Recently, three Texas teenagers were given a citation by a game warden for “taking” a 7-foot alligator in closed season. They caught the wild alligator at a popular fishing spot in Orange County and, according to news reports, after catching the animal they tried to enlist the help of another person to kill it.
The animal wasn’t killed. Instead, it was taken into custody by a nuisance control hunter.
It was probably the thrill of a lifetime for these youngsters to capture such a dangerous wild animal. While not an endangered species in Texas, an alligator isn’t the kind of critter you come across every day so it wouldn’t be surprising to learn that they didn’t know the regulations for hunting alligator in TX.
They probably didn’t even think they were hunting an alligator – until they were cited for a Texas hunting violation. After all, the alligator was just there in the fishing spot being a nuisance.
TX Hunting Violations for Alligators
Some people are specifically tasked with handled “nuisance” alligators. They have a nuisance alligator control permit issued by the Texas Parks and Wildlife Department. And alligator hunting regulations say that if a person doesn’t have such a permit they may not “take, kill, transport, sell, or release a nuisance alligator, or offer to take, kill, transport, sell, or release a nuisance alligator.”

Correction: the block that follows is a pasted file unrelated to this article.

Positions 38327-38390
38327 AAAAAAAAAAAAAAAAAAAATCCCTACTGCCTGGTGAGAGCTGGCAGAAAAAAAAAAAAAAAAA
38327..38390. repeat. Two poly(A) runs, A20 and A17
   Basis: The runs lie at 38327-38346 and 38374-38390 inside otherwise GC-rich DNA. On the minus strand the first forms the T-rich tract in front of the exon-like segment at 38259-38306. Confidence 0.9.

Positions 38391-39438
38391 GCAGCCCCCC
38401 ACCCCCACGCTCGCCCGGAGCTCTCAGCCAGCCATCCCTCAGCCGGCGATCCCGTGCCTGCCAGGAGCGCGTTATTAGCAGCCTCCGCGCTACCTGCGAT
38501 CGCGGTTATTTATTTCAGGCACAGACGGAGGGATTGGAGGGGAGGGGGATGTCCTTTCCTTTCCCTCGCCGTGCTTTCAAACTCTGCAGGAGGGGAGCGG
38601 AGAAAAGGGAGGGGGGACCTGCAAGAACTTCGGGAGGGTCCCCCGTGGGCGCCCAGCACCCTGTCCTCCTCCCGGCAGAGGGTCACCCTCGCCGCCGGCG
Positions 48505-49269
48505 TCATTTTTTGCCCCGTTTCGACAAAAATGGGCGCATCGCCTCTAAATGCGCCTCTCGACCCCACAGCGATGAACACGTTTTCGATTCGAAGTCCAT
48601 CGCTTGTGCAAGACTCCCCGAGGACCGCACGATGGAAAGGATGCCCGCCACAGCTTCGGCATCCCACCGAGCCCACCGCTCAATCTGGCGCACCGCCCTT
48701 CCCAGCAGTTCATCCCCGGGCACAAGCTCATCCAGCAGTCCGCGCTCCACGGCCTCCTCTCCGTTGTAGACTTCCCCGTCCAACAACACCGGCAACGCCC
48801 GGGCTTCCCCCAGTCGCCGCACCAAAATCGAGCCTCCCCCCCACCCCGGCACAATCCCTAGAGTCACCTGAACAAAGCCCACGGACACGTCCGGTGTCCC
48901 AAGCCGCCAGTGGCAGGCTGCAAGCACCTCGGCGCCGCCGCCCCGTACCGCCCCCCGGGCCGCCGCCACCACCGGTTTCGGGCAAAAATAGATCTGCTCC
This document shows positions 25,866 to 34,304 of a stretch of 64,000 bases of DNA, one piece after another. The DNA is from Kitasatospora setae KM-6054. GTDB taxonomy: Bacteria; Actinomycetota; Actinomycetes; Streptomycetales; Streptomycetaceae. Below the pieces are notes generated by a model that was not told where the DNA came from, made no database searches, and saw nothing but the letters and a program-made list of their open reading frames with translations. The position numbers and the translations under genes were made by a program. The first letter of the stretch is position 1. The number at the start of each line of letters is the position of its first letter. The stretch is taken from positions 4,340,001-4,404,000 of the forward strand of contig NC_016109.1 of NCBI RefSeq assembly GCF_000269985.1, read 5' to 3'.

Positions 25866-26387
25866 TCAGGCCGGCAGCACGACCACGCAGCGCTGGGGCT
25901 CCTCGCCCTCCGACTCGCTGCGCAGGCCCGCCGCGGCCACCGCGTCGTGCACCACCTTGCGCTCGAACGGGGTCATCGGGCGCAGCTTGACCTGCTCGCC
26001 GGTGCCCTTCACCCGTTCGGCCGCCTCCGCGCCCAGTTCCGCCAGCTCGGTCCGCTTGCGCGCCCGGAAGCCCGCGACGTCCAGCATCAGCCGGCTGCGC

State regulations say no one can hunt an alligator in the State of Texas unless they have a valid hunting license and a valid, unused alligator hide tag in their possession. A lot of private homeowners may not know these alligator hunting regulations and could run into trouble if they believe they can take immediate action against alligators on their private property.
There are a number of other ways one can run afoul of alligator hunting regulations, such as:
- “Taking” more alligators than are allowed,
- “Hunting” alligators out of season (some counties allow hunting in spring, some in fall), or at the wrong time of day,
- Using the wrong kind of snare or weapon, and
- Failing to file a report.
If you or your son or daughter has received a wildlife citation for intentionally or unintentionally killing or ensnaring an alligator, call the criminal defense attorneys at Lee and Wood, LP: 817-678-6771 or contact us online. We handle all types of hunting and fishing violations in communities all across the state of Texas.